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Same old song and dance for Blues with mistakes, poor puck plays that resulted in another home loss, 5-3 against Sabres

Team falls behind 3-0 in first, 4-0 in game, ends seven-game homestand 3-4-0
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ST. LOUIS -- Brayden Schenn was the first to step to the media scrum again on Tuesday, trying to explain another loss -- another home loss.

Blues forward Ivan Barbashev (49) takes a shot under the watchful eye of Sabres defenseman Owen Power during Buffalo's 5-3 win over St. Louis Tuesday at Enterprise Center.

Blues forward Ivan Barbashev (49) takes a shot under the watchful eye of Sabres defenseman Owen Power during Buffalo's 5-3 win over St. Louis Tuesday at Enterprise Center.

And after another hard-to-explain 5-3 loss to the Buffalo Sabres, one in which the Blues (23-22-3) once again dug themselves a hole, only to tease the home crowd before succumbing to defeat, it seems like things all boil down to the same mistakes, same blunders, same mishaps -- whatever you want to call them -- are what players and coach Craig Berube are trying to explain afterwards.

It's either turning pucks over, giving up the slot for Grade A chances, not making good puck plays, can't move the puck from zone to zone, inability to make crisp, tape-to-tape passes ... you name it, the Blues seem to allow it.

For the second straight game, the Blues fell behind early in the game. Saturday was as a result of mistakes against the Chicago Blackhawks despite outshooting them 9-0 to start, when they fell behind 2-0 in the first, eventually 3-0 at one point and 4-1 before a 5-3 final despite outshooting Chicago 32-18.

On Tuesday, it was a case of not being prepared to play and puck-watching.

Now one might ask, 'How does this happen,' to a team in desperate need of points? And how does it happen after fumbling two points away to the second-worst team in the league?

They're good questions to ask, but when it comes to the 2022-23 Blues, it's par for the course.

"It’s starting on time," said forward Brayden Schenn, who scored in the second period to make it 4-2 after the Blues fell behind 4-0. "You can’t do that two games in a row, and expect to come back from 4-0 and 3-0. Obviously, you make pushes, but the reality is it’s hard to come back from 3-0 or 4-0 in this league. We, myself included, gave up the slot early there in the first two minutes. Before you know it, it was 2-0."

Let's break down the breakdowns:

When Jeff Skinner made it 1-0 at the 1:00 mark of the game, the Blues had started their fourth line against Buffalo's fourth line. The Alexey Toropchenko-Nathan Walker-Tyler Pitlick line put together a decent start to the game, but once the puck was put into the Blues' zone, Buffalo got its top line (Jeff Skinner-Tage Thompson-Alex Tuch) on the ice. The Blues couldn't get their fourth-liners off.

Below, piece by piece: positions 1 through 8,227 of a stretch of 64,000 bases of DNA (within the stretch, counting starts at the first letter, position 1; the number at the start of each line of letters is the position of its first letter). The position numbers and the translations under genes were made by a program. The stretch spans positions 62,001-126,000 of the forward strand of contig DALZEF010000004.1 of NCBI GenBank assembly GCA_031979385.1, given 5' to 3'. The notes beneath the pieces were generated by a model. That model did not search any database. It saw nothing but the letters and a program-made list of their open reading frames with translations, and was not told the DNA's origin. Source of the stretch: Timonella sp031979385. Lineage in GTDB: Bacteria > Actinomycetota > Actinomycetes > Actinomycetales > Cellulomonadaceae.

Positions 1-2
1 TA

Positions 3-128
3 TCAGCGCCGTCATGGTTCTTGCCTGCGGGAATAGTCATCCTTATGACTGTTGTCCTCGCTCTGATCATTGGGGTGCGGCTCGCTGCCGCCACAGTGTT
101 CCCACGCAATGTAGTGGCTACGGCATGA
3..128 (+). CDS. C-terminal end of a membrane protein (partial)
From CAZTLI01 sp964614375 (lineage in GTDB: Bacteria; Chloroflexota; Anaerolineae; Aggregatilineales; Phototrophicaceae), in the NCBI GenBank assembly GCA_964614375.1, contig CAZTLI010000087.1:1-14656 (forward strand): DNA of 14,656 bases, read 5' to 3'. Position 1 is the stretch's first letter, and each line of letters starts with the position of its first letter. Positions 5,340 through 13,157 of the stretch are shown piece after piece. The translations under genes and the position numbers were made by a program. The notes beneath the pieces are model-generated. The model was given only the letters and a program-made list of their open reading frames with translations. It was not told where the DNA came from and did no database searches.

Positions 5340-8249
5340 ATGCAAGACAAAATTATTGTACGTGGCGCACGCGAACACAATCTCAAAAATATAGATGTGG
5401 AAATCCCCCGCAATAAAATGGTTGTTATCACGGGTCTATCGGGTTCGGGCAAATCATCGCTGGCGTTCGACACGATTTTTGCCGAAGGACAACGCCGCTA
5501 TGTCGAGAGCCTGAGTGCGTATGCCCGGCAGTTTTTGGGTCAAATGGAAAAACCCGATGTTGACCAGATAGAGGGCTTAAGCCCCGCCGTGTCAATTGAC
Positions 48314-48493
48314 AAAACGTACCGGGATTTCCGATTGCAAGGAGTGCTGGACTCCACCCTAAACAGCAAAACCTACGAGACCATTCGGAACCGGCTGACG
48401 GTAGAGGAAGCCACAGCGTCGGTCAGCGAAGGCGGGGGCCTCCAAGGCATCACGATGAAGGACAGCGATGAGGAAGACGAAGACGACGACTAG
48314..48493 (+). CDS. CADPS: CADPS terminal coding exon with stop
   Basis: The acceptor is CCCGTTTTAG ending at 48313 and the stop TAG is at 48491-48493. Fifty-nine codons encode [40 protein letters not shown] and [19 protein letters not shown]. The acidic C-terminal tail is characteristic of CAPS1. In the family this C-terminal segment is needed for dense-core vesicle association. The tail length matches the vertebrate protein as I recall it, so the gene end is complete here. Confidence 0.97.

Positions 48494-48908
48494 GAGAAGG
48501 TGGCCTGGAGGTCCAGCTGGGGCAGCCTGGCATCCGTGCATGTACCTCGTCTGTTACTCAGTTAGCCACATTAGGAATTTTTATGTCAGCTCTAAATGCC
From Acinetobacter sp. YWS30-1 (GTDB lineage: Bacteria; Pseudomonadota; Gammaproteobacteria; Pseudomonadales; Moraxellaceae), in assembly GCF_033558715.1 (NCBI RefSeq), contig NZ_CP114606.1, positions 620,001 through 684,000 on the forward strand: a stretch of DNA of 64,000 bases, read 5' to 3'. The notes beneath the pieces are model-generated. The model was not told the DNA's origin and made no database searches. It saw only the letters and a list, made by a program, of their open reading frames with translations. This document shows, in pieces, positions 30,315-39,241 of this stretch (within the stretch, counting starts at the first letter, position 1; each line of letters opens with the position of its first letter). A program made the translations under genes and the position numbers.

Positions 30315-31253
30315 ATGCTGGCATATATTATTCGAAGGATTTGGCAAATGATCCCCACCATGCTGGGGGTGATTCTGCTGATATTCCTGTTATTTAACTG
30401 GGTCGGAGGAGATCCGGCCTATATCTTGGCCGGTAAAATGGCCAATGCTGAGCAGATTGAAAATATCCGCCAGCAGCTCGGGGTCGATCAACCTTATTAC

"I thought the line, they went out, forechecked hard down in their zone, had a little time there and they came back, they were ready to go, come back in our zone," Blues coach Craig Berube said. "We do a good job breaking a play up in the slot, we get a puck, we don't get it out (Pitlick), they battle it and they make a play and it's 1-0 that quick. Tage Thompson coming off the bench."

Pitlick, instead of sliding the puck out of the zone immediately on his backhand, tried to stickhandle and got stripped. Four skaters collapsed on Thompson, the Blues' first-round pick (No. 26) in the 2016 NHL Draft, before he fed Skinner open in the high slot.

Again, the Blues are chasing the game, but instead of working their way back, they regressed again. And again, it was Buffalo's top line.

A puck would find its way behind the net to Skinner, who found Tuch coming down the slot uncontested -- where have we heard this before? -- and he made it 2-0 at 1:25.

"Same kind of thing. The slot's open," Berube said. "We're running to (the) outside and not stopping and just protect that area where the puck is. Puck's behind the net, bad stick (Schenn), no slot awareness by the winger (Tarasenko) or the centerman, 2-0."

"That’s on us players," Schenn said. "It’s preached in our locker room and it’s stopping in the house and helping out 'Binner.' Like I said, we gave up – I don’t know the rest of the game, I can’t really remember – but obviously, early on, we gave up some. Before you know it, we’re chasing the game."

And they were chasing it even more when Owen Power came down the backside and beat the coverage of Robert Thomas, who aside from winning nine of 12 face-offs, did not have an efficient game.